Serious_Fun

When a daughter plays to win

Goldfish No More

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The letter I!n less than a month, my daughter Christina will turn nine years old. While she's still eight, I'd like to take a week to point to her proudly as an example of how smart and wonderful eight-year-olds can be. Yes, it's a proud papa column – inevitable, perhaps. I'm surprised I lasted this long without one.

Of course, her strongest talent is playing Magic. (Okay, I had to bend the truth a little. Sorry. Good grief, I've only been a politician for one mouse click, and I'm already lying! Better set things right.)

Actually, her best talent so far is writing comic books. She's rifled through her mother's collection and occasionally mimics the genre. Of course, instead of dark heroes and overdeveloped heroines, she prefers to write about the fantastic adventures of Miss Dog. Miss Dog is a – well, yes, she's a dog, why do you ask? Except she can do very undoglike things, such as apprehend criminals and hold earnest community meetings among her canine brethren.

The inaugural issue, “Miss Dog Saves the Day,” is an instant classic, in this critic's opinion. I have the only copy, and I do not doubt it will someday be worth thousands of dollars. Presto! Instant college fund.

But back to Magic. Christina actually started the game when she was about six – I used the combat math to teach her addition and subtraction in context. We used tailored “creature-only” decks. Since then, I've gradually introduced more complex aspects to the game, and now we just play the decks right out of my collection. She still prefers red-green beatdown; but honestly, who doesn't? As I said, she's a bright girl.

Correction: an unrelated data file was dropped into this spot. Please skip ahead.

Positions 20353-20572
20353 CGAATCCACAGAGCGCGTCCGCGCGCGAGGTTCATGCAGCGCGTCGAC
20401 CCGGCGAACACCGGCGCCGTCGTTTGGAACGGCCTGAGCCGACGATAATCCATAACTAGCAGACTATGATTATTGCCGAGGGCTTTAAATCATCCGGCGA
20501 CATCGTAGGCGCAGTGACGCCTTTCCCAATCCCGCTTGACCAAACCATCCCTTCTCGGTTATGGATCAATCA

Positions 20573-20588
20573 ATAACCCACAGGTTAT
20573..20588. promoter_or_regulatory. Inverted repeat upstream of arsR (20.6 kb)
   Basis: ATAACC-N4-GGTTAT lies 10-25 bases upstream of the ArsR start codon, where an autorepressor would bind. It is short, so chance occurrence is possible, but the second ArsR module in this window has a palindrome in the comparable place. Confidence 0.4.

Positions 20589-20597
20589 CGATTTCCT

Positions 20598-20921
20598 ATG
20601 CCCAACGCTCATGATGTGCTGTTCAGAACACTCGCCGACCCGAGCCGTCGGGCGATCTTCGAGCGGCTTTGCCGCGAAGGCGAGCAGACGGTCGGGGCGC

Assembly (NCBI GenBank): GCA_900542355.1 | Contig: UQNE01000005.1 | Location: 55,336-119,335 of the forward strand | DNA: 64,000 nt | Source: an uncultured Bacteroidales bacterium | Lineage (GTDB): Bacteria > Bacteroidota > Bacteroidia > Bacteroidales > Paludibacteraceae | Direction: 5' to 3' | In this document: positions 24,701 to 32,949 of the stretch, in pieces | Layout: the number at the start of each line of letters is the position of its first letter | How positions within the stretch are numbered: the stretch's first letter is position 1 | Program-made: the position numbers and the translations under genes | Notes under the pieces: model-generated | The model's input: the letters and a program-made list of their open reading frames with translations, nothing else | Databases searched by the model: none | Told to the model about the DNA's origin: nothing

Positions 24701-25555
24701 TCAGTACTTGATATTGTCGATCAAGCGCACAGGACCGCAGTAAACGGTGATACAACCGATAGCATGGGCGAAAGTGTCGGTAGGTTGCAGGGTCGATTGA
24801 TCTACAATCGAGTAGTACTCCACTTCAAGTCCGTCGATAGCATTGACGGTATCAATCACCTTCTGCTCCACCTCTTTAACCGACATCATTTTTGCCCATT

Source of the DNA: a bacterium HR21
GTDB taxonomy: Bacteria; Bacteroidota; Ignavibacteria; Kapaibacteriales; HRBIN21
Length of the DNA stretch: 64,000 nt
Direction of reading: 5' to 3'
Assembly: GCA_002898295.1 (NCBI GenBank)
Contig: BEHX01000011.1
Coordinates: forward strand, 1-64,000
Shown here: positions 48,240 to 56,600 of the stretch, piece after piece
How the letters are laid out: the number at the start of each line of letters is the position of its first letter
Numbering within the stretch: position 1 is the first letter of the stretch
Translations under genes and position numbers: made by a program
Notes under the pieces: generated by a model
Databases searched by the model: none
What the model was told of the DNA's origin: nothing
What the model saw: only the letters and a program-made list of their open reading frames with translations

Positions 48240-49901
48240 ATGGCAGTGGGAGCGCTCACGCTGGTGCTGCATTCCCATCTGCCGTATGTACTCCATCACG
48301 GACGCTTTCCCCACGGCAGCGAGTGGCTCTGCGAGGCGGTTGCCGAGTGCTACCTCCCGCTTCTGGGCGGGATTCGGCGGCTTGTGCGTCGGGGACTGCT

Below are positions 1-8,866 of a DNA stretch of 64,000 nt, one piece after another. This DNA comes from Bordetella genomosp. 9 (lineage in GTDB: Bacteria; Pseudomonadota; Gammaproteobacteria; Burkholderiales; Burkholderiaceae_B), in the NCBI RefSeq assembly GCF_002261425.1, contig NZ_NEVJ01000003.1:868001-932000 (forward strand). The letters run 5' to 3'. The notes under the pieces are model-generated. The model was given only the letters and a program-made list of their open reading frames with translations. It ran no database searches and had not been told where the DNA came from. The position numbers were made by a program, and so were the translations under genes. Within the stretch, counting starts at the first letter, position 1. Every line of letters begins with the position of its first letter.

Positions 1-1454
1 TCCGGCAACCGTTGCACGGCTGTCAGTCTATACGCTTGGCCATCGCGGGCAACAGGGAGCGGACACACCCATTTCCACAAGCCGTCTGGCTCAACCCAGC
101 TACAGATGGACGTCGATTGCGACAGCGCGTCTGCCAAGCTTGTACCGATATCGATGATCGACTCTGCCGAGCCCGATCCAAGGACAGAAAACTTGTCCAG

Teaching my child Magic suits my conservative parenting style quite well. First, spending time together without television shows screaming or computer screens blazing contributes to actual quality time between father and daughter. We can talk about the game, or school, or friends, or anything else that comes to mind. I have no idea how many years of this I get before hormones hit and I lose her, so now's the time.

Second, Magic teaches her the “3 R's” – reading, arithmetic, and logic. (Okay, logic doesn't start with an R. Neither does arithmetic.) Logic is where we're currently focused. This means I take her through various combat possibilities, give her a full list of all permanents she can target with that Naturalize, and slow the game down enough so she can see opportunities to advance her interests.

Third, Magic is the sort of competitive pursuit where she can beat me without my throwing a game. I don't believe making intentional mistakes would help my daughter learn much; but at the same time, I don't want to bury her like I would at chess. (When we play chess, I handicap my starting board position, and play all-out.) Fortunately, I make enough real mistakes in Magic for her to steal a game here and there – and the ravages of simple luck help her earn a few more well fought battles. Also, she's not bad at all. She definitely needs conceptual help with instants and such; but she's almost Prerelease-ready. (Imagine the poor fool who faces this girl, whose father the floor judge “suggests” he take a mulligan. Ah, see, now I'm corrupt. The transformation is complete. To the polls!)